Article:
by Ari Weinzweig
Pretty much everyone seems to love doughnuts. And having just had the Roadhouse doughnuts rated in Saveur magazine and in John T. Edge’s Donut book as one of the best in the country, they’re more popular around these parts than ever.
In doing homework on doughnuts, I came across this quote from the Simpsons: “Doughnuts. Is there anything they can’t do?”
At first I paid little attention to it. But the more I talk to folks about doughnuts, the more I’m starting to think that the Simpsons were really on to something. People *@#* love doughnuts!!! Honestly I don’t think I’ve ever seen more people’s eyes get so wide over a single food than when I’ve told them over the last month or two that we’re making doughnuts at the Roadhouse. I mean caviar and smoked salmon and all that great stuff gets people thinking, but the response to doughnuts seems to be sort of intensely visceral, an almost instinctive, intuitive, uncontrollable response. Like they don’t even have to think about it- I say “doughnuts,” and they just start smiling.
Doughnuts are an American tradition that dates back to the arrival of the Dutch. It seems that the original idea of the American doughnut may actually be tied to a New Year’s Eve tradition in the Netherlands. The “oliebol” (the name means, literally, “oil ball”) is a yeasted batter with raisins that’s fried in hot oil and could be light and fluffy or denser with powdered sugar. One Dutchman I talked to said with a broad smile, “We eat piles of them for New Year’s Eve in Holland.” The American name? Of course no one really knows but it could well be that early recipes suggested that the cook make up little “nuts” of dough to fry.
Here in the States, doughnuts were a home-cooked food up until the early years of the 20th century. Large-scale commercial production probably started in the 1920’s, at which time they were most popular for taking to movie theaters. At about that time, to satisfy the growing demand for doughnuts, one inventive Russian Jewish immigrant named Adolph Levitt created the first doughnut machine. By 1934, the same year that the World’s Fair in Chicago declared the doughnut “the food hit of the Century of Progress,” Levitt was pulling down twenty-five million dollars annually on sales of his doughnut machines to bakeries. His daughter Sally Levitt Steinberg put together The Donut Book to tell his story and that of doughnuts in general. (The book is highly recommended-great visuals as well as being really informative.)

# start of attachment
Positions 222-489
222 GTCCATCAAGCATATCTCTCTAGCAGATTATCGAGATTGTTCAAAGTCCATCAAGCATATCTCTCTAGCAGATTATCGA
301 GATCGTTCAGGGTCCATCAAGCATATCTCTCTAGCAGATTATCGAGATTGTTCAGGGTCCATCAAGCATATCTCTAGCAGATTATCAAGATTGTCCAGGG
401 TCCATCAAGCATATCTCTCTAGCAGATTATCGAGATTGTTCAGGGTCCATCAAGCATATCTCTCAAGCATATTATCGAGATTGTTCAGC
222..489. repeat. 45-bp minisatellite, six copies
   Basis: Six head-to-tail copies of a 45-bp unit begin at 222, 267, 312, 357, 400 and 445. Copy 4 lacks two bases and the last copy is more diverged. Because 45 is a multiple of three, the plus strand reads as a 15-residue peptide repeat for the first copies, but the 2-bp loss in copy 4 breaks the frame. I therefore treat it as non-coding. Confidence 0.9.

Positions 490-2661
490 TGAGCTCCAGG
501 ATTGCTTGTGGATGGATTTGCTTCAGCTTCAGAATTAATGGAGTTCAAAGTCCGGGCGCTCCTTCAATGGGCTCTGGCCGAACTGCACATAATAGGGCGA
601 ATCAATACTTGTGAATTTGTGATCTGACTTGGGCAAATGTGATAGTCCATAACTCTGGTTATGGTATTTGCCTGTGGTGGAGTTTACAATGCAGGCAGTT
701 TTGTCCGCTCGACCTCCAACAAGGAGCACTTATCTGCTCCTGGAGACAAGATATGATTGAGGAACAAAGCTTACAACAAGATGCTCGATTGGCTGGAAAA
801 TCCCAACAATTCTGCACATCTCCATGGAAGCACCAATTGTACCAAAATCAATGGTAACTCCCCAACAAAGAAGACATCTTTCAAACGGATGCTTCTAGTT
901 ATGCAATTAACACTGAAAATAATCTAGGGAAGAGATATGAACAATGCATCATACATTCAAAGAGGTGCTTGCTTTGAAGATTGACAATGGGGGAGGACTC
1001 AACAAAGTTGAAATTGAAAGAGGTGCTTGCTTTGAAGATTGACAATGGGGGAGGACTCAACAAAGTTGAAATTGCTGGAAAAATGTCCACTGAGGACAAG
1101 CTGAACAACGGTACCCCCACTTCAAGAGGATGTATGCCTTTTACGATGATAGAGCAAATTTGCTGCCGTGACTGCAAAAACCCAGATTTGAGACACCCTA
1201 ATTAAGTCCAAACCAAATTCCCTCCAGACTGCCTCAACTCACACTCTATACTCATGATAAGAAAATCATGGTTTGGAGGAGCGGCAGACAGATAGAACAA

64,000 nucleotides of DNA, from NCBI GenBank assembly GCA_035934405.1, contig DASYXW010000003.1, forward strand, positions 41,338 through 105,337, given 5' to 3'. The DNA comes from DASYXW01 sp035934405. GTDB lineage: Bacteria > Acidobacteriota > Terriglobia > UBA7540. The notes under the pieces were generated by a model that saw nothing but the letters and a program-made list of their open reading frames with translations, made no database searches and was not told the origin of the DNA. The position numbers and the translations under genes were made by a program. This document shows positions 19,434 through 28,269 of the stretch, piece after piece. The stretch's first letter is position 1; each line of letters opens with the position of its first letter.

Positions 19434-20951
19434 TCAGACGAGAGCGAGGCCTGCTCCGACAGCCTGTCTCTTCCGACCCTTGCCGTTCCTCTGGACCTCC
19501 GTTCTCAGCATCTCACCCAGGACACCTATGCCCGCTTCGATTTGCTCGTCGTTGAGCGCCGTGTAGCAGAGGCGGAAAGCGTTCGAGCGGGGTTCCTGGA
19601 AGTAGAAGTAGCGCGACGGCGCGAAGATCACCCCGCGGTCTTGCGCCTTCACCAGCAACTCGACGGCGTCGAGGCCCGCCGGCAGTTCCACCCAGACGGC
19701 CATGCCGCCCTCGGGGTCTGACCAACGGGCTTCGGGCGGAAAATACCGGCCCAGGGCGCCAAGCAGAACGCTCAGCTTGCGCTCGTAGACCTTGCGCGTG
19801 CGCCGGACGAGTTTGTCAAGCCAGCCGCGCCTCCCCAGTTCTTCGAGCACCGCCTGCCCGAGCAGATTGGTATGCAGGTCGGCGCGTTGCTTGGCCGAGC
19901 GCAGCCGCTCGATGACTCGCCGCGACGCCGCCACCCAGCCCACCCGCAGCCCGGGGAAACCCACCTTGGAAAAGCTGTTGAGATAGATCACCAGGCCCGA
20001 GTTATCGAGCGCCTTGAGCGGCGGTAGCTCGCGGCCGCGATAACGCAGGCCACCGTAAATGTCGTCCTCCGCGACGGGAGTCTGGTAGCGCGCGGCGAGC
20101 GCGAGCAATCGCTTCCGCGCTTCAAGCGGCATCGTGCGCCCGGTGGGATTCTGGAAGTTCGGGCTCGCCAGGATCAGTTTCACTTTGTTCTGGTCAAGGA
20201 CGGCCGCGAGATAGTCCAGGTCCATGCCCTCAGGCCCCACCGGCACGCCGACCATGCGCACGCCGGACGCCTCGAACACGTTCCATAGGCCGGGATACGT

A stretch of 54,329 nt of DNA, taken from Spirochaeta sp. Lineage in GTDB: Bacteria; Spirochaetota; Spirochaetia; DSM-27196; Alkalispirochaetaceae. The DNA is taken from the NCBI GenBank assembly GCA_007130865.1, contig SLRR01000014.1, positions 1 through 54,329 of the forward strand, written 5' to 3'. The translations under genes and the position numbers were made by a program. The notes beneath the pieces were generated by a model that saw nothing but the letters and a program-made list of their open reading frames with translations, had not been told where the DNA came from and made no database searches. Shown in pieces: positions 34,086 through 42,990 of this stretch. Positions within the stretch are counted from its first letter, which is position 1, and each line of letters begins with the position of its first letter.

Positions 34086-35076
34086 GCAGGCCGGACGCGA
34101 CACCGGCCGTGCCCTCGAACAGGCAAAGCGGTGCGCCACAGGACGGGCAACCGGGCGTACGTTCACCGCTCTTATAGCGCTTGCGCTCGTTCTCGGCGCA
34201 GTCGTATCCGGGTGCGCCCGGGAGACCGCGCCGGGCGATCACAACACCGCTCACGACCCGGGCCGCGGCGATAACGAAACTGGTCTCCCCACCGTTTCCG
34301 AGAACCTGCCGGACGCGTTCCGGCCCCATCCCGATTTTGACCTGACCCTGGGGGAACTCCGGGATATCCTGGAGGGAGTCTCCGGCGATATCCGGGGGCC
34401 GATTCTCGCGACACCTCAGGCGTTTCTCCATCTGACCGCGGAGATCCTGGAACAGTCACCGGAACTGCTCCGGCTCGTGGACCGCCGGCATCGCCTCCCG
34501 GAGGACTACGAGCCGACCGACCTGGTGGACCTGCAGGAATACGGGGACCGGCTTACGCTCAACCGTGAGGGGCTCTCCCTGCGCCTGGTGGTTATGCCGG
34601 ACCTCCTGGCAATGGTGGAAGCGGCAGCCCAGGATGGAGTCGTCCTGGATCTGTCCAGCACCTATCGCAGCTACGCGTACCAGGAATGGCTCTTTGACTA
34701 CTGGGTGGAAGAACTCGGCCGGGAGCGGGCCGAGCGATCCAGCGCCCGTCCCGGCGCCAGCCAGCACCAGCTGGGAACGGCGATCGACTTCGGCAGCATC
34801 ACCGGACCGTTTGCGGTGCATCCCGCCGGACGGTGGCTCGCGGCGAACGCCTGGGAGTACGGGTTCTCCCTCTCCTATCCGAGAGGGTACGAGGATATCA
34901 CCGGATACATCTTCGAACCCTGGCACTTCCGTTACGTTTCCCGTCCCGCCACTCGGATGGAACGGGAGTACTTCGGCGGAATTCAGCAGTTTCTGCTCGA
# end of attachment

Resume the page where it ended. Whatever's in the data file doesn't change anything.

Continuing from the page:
Here in 2006, the big thing with doughnuts in our world is that we’re making them from scratch at the Roadhouse and that they’re really good.
Last year the doughnuts were written up in the Ann Arbor Observer about the new All-American brunch at the Roadhouse. “… The real showstoppers are the house-made doughnuts, adapted by Roadhouse chef Alex Young from a traditional Dutch-American recipe. World’s apart from the standard sugar-flour-grease bombs of chain fame, Roadhouse doughnuts are full flavored, with hints of molasses, lemon zest and nutmeg in a rich buttermilk batter, deep fried but not greasy, and dusted with a dark brown muscovado sugar. Everyone at our table (which included some hard-to-impress New Yorkers) was utterly bowled over.”